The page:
Results: 704 hemophilia cases were identified in Indiana in 2011-2013. Of those cases, 456 (64.8%) had factor VIII deficiency and 248 (35.2%) had factor IX deficiency. The median age of the population was 25 years. 453 cases (64.3%) were adult patients and 251 cases (35.7%) were pediatric patients under 18 years. Among those with known severity levels (n=685), 233 (33.1%) were severe, 185 (26.3%) were moderate, and 267 (37.9%) were mild. Overall, 81.7% of the hemophilia patients identified visited an HTC at least once during the three year study period, which was the minimum requirement for being considered a patient of an HTC. Age-adjusted prevalence was 21.8 cases per 100,000 males; 14.3 per 100,000 for factor VIII and 7.5 per 100,000 for factor IX. Mean incidence of hemophilia over the three year study period was 1:4059 live male births in Indiana. 24 cases (3.4%) died within the study period; 4.2% of the deaths occurred in HIV positive patients. Of those with a known cost of clotting factor (n=184), the average and median cost of factor over the three year period was $375,532 and $71,525 respectively.

Conclusions: There was a significantly higher percentage of patients seen at an HTC (81.7%) as compared to the results of the Soucie et al. study (67%; p =<0.001). Indiana has a 62% higher prevalence and 24% higher incidence of hemophilia than in the Soucie et al. study. A high frequency of factor IX deficiency associated with a founder mutation in the Amish community contributes to the higher incidence of factor IX deficiency in Indiana, with a 64% higher percentage of factor IX deficiency among hemophilia cases. The higher prevalence likely reflects improved survival and increased utilization of HTCs in the past two decades. This report is the first follow-up study of the original Soucie et al. report using the same systematic approach. Further analysis on mortality and morbidity complications in this population will be completed and reported in future reports.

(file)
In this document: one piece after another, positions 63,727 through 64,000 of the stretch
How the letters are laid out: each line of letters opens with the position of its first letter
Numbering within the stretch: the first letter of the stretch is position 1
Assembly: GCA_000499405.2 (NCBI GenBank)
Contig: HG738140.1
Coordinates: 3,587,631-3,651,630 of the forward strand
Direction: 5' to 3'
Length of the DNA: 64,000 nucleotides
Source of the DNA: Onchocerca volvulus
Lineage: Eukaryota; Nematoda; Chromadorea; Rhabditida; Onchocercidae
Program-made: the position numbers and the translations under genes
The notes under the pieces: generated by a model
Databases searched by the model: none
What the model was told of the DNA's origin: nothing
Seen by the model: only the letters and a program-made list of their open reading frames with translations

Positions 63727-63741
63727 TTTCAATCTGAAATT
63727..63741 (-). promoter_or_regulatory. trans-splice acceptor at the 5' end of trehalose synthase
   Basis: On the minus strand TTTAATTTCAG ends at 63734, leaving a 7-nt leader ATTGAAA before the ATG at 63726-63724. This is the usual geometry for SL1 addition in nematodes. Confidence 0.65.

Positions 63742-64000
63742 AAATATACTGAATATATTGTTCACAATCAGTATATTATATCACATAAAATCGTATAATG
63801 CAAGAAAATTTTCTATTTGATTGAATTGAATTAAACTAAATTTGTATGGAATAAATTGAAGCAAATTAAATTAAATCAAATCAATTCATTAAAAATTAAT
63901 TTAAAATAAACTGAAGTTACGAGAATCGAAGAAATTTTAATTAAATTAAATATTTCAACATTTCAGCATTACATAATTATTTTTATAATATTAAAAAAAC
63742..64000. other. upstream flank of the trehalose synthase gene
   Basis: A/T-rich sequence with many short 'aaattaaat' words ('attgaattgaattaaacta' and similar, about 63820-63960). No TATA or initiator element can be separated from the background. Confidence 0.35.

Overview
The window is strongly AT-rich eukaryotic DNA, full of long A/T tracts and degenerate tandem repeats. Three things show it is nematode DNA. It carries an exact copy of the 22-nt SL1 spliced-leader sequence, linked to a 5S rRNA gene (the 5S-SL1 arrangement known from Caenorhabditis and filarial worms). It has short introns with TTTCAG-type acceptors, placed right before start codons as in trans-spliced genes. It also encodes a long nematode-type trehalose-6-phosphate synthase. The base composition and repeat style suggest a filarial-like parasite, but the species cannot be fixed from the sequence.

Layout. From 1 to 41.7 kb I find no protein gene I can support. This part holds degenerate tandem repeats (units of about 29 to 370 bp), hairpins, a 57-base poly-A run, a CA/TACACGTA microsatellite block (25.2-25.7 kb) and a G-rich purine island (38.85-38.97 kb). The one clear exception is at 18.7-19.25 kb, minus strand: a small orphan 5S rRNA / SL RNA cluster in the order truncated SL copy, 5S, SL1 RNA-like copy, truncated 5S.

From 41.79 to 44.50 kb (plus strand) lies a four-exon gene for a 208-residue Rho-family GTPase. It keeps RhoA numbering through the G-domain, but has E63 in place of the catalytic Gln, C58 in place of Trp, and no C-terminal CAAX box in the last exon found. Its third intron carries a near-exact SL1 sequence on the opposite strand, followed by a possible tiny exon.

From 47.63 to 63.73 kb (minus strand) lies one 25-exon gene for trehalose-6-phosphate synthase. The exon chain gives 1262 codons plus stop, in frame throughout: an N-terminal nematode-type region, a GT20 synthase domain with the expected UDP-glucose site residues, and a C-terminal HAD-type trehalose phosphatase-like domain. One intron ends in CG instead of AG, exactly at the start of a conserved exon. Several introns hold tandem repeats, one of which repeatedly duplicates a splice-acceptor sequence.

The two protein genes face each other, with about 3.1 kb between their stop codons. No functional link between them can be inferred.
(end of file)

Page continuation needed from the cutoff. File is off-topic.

Disclosures: Shapiro: Shire: Membership on an entity's Board of Directors or advisory committees, Research Funding, Speakers Bureau; Bioverativ, a Sanofi Company: Consultancy, Membership on an entity's Board of Directors or advisory committees, Research Funding; Sangamo Biosciences: Consultancy; Bio Products Laboratory: Consultancy; Prometic Life Sciences: Consultancy, Research Funding; Daiichi Sankyo: Research Funding; BioMarin: Research Funding; Kedrion Biopharma: Consultancy, Research Funding; OPKO: Research Funding; Novo Nordisk: Membership on an entity's Board of Directors or advisory committees, Research Funding; Bayer Healthcare: Other: International Network of Pediatric Hemophilia; Octapharma: Research Funding; Genetech: Membership on an entity's Board of Directors or advisory committees, Research Funding, Speakers Bureau.

*signifies non-member of ASH